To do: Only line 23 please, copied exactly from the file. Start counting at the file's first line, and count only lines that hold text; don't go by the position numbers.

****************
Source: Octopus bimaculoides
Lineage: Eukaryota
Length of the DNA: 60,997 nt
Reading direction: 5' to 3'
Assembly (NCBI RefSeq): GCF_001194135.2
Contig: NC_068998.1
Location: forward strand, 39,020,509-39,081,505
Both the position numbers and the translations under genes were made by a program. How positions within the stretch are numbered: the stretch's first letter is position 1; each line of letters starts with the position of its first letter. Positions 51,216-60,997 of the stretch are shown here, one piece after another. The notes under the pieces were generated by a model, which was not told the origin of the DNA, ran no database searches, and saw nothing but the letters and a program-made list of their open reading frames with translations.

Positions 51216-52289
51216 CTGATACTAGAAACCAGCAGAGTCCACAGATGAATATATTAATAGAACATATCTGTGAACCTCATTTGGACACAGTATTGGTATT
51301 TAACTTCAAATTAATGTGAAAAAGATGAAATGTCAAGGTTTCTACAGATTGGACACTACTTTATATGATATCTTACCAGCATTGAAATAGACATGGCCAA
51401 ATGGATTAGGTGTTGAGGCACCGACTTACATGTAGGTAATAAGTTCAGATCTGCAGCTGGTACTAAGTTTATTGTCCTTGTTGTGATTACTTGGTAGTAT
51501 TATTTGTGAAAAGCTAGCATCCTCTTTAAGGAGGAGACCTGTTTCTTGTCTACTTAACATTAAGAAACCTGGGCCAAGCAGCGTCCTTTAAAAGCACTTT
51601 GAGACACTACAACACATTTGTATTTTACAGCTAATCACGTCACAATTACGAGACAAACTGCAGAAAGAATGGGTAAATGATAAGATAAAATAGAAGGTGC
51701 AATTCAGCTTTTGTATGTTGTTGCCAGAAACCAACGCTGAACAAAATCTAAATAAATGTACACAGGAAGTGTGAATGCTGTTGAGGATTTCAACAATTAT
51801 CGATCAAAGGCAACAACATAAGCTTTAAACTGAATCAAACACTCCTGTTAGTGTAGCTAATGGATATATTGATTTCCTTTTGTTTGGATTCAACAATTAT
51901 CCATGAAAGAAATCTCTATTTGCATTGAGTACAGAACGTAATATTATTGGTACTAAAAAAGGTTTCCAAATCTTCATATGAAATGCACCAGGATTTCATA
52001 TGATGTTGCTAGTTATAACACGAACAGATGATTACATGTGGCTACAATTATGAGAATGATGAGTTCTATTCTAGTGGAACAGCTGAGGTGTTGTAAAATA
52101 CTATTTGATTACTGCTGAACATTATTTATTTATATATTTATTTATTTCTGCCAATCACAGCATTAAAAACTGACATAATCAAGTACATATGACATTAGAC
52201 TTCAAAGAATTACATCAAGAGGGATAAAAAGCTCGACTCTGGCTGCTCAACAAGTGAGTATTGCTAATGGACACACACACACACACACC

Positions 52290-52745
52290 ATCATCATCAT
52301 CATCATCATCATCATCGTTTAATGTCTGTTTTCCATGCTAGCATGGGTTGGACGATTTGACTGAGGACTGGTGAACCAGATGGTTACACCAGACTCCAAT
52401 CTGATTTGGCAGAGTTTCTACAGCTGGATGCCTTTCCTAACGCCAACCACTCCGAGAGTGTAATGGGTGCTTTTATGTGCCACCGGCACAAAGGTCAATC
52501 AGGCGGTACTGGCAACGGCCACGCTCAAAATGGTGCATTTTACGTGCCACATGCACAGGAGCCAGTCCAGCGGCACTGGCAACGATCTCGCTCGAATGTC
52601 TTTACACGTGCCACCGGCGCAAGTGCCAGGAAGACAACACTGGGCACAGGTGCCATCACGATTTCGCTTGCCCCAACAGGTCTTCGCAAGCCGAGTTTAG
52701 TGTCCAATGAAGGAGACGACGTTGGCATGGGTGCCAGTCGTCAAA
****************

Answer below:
52301 CATCATCATCATCATCGTTTAATGTCTGTTTTCCATGCTAGCATGGGTTGGACGATTTGACTGAGGACTGGTGAACCAGATGGTTACACCAGACTCCAAT